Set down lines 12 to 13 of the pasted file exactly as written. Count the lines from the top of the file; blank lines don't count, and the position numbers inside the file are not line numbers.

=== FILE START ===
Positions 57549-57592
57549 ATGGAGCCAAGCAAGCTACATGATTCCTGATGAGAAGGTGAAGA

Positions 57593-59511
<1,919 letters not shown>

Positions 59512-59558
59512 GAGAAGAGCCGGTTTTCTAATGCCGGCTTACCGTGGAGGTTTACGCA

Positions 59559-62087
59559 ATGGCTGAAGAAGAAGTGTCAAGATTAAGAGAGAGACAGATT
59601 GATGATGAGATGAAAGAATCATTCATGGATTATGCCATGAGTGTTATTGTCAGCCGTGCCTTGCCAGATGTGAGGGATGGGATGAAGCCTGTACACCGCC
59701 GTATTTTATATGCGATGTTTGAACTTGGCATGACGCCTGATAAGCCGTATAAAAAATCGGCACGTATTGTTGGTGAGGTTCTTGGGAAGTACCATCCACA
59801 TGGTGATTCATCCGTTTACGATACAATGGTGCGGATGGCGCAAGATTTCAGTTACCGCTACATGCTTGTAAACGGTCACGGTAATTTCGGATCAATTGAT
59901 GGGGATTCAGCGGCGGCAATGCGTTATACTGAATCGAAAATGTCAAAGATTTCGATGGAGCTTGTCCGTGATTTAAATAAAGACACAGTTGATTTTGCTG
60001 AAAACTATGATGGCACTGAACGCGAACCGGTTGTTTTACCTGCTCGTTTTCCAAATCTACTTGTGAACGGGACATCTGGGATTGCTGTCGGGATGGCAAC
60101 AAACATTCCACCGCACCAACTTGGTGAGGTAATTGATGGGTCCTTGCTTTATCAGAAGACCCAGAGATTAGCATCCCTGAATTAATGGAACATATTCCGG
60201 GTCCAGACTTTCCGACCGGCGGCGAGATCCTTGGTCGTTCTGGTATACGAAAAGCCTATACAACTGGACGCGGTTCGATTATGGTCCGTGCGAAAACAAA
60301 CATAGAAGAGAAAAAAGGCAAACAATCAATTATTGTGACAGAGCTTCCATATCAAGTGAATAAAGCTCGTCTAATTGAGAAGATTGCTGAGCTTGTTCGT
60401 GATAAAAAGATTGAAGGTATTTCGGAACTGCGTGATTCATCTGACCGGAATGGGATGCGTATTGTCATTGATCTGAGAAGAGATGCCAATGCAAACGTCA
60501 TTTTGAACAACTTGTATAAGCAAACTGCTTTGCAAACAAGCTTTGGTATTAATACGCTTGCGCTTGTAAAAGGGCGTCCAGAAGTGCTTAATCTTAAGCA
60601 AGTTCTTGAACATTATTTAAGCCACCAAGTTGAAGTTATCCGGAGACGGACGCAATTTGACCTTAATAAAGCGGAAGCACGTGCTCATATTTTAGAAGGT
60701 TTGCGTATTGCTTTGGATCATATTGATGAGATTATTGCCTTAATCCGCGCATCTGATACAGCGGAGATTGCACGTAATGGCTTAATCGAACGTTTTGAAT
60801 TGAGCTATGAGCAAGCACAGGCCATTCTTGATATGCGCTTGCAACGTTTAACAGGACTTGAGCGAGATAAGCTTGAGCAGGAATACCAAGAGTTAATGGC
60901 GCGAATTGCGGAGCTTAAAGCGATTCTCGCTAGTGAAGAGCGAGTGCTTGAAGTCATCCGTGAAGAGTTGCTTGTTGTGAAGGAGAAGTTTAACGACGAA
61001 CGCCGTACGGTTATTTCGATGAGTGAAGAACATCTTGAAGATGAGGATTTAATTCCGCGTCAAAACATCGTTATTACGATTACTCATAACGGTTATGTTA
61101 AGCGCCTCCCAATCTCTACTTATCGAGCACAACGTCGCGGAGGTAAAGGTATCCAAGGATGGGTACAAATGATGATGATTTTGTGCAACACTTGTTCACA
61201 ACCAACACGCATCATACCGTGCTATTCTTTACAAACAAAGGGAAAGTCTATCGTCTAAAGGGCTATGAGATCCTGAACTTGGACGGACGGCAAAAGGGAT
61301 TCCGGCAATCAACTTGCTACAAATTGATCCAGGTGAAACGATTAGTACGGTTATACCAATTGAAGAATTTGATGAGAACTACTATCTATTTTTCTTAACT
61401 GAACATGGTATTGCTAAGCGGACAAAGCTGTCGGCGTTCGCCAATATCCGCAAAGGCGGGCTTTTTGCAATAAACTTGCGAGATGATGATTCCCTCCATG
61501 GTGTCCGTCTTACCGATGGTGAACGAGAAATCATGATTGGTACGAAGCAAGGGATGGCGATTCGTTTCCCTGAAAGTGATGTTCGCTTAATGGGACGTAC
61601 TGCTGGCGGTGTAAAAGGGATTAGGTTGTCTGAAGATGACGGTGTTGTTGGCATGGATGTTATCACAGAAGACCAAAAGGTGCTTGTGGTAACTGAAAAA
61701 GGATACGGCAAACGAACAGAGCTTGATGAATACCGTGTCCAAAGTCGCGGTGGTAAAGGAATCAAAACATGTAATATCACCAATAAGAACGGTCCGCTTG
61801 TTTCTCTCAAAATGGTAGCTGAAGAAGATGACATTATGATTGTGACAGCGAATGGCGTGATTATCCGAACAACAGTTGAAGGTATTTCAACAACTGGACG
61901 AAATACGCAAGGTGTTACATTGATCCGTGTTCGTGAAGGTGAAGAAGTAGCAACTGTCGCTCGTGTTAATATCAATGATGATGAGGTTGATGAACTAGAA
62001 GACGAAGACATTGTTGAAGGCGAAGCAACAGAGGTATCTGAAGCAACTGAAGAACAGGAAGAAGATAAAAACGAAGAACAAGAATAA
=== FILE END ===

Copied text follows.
59901 GGGGATTCAGCGGCGGCAATGCGTTATACTGAATCGAAAATGTCAAAGATTTCGATGGAGCTTGTCCGTGATTTAAATAAAGACACAGTTGATTTTGCTG
60001 AAAACTATGATGGCACTGAACGCGAACCGGTTGTTTTACCTGCTCGTTTTCCAAATCTACTTGTGAACGGGACATCTGGGATTGCTGTCGGGATGGCAAC